NTSB Identification: DCA02MA003.
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Scheduled 14 CFR
Accident occurred Wednesday, October 10, 2001 in Dillingham, AK
Probable Cause Approval Date: 01/23/2003
Aircraft: Cessna 208, registration: N9530F
Injuries: 10 Fatal.

NTSB investigators traveled in support of this investigation and used data obtained from various sources to prepare this aircraft accident report.

The airplane was parked outside on the ramp the night before the accident and was subjected to rain, snow, and temperatures that dropped below 32 degrees F. Other pilots whose airplanes were also parked outside overnight stated that about 1/4 to 1/2 inch of snow/frost covered a layer of ice on their airplanes the morning of the accident. Because of these conditions, ramp personnel deiced the accident airplane with a heated mixture of glycol and water. The PenAir ramp supervisor who conducted the deicing stated that he believed the upper surface of the wing was clear of ice but that he did not physically touch the wing to check for the presence of ice. Investigators were unable to determine whether the accident pilot visually or physically checked the wing and tail surfaces for contamination after the accident airplane was deiced. However, the airplane's high-wing configuration would have hindered the pilot's ability to see residual clear ice on the surface of the wing after the deicing procedures. Company records indicate that the certificated commercial pilot completed his initial CE-208 flight training 2 months before the accident and had accumulated a total of 74 hours in this make and model of airplane. The airplane, with the pilot and nine passengers onboard, crashed shortly after takeoff from runway 01. A witness observed that the airplane's flight appeared to be normal until the airplane suddenly pitched up, rolled 90 degrees to the left, and yawed to the left. The airplane then descended nose-down until it disappeared from view. Data from the engine monitoring system revealed that the maximum altitude obtained during the accident flight was about 651 feet mean sea level. The airplane crashed in a level attitude. Investigators found no evidence of pre-impact failures in the structure, flight control systems, or instruments. Further, examination of the engine and propeller revealed no pre-impact failures and that the engine was running when the airplane hit the ground.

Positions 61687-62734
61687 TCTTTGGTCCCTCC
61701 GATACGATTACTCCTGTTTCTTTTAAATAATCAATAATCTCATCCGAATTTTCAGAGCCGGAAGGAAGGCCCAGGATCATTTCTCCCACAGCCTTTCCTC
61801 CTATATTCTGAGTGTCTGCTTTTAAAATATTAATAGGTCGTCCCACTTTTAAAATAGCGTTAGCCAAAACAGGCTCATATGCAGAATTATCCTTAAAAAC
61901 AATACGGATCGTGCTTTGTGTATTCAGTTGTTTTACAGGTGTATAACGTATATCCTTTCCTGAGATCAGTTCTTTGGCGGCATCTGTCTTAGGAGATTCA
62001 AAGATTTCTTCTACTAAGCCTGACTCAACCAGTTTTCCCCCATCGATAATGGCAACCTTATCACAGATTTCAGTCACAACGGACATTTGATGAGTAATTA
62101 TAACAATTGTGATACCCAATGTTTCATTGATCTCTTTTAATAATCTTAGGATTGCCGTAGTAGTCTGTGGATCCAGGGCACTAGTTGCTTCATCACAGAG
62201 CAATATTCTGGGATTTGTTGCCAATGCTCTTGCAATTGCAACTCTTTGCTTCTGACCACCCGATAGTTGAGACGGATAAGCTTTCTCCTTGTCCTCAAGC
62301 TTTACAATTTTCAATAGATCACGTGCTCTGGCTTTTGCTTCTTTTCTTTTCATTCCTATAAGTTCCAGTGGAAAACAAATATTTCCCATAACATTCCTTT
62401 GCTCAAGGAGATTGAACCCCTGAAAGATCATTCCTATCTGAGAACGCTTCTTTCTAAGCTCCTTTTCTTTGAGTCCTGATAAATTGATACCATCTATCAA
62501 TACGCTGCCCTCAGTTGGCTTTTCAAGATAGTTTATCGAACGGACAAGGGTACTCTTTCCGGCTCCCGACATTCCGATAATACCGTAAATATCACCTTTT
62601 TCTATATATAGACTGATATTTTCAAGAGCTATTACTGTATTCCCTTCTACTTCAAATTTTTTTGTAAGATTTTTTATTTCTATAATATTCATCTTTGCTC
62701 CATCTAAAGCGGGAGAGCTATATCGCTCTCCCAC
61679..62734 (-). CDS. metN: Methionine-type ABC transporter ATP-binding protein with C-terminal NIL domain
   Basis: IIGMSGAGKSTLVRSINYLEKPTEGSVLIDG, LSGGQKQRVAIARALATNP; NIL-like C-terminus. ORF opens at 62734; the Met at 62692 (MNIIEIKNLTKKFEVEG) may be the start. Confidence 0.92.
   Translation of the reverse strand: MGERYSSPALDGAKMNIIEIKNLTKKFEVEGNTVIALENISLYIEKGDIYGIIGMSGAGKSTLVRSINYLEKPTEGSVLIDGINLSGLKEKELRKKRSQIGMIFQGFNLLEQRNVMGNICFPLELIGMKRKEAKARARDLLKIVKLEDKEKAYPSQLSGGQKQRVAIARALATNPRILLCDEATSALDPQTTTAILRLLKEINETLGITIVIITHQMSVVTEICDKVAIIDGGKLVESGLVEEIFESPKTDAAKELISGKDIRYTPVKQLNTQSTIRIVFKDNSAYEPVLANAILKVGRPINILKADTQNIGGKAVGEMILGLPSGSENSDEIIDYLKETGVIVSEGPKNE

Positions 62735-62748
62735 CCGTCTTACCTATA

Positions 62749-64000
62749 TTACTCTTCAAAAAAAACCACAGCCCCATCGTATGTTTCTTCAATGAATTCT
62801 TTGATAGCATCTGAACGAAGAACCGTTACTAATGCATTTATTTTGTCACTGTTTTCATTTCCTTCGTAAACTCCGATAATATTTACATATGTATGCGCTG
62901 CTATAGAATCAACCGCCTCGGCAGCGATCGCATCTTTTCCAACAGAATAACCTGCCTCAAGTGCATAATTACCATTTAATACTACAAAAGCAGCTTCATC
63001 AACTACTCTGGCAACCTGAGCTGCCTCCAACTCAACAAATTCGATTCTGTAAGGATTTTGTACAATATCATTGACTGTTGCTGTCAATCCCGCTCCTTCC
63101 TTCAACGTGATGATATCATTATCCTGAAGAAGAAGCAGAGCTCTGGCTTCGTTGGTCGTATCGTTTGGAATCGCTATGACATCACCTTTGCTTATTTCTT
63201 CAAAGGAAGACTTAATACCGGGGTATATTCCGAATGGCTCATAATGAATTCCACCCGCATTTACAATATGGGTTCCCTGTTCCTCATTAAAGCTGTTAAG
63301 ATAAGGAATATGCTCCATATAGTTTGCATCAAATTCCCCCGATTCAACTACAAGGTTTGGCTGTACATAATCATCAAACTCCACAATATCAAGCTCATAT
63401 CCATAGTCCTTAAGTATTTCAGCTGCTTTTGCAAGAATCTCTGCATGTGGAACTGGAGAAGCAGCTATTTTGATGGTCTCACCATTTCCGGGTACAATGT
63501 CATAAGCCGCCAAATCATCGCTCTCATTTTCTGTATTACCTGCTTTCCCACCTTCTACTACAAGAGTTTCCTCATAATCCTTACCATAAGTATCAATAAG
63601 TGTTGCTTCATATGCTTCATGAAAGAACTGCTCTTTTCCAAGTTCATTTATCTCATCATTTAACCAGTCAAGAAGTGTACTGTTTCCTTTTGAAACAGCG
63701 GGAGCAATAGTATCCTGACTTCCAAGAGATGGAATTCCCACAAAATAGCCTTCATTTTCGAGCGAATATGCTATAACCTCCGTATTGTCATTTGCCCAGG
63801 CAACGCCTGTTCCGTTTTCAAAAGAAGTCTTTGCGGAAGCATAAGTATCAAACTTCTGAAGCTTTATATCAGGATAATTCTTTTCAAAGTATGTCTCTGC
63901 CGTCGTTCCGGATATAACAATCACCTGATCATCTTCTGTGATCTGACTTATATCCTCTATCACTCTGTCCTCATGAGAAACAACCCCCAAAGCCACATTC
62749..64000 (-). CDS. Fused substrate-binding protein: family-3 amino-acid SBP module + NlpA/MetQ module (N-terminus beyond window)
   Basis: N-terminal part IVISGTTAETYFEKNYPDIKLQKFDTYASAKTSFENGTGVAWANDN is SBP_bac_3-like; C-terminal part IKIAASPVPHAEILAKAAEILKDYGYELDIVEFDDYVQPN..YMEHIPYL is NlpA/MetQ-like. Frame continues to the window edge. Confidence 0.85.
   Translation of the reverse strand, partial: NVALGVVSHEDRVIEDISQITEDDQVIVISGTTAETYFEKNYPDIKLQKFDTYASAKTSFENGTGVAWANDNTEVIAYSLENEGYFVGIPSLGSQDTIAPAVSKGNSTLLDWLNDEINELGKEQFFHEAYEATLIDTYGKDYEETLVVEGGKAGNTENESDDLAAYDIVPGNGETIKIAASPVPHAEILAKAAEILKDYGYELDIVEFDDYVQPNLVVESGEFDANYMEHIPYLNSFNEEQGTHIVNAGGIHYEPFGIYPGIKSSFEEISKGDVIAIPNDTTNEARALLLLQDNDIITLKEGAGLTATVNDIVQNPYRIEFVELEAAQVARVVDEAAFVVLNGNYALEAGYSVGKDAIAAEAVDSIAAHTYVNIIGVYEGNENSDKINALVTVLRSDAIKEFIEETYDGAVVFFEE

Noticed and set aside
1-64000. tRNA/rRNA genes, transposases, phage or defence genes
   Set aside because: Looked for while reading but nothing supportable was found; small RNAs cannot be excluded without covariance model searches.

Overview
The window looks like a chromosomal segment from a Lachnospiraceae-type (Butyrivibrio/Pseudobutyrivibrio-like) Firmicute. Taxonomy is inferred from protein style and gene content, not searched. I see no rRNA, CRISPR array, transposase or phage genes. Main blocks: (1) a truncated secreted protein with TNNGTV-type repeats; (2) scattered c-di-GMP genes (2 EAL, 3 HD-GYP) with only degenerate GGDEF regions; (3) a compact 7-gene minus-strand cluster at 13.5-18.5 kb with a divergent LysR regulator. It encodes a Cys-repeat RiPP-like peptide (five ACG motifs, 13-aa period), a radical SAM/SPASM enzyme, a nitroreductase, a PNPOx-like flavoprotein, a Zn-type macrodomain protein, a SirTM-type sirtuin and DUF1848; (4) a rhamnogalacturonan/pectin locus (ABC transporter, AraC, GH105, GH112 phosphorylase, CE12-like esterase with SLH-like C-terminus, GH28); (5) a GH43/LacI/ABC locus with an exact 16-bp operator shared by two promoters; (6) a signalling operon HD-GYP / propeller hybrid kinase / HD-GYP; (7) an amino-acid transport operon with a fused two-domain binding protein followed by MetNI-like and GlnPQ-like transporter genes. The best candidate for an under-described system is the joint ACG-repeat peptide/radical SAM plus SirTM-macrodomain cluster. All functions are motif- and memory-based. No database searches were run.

The National Transportation Safety Board determines the probable cause(s) of this accident to be:

an in-flight loss of control resulting from upper surface ice contamination that the pilot-in-command failed to detect during his preflight inspection of the airplane. Contributing to the accident was the lack of a preflight inspection requirement for CE-208 pilots to examine at close range the upper surface of the wing for ice contamination when ground icing conditions exist.

Full narrative available

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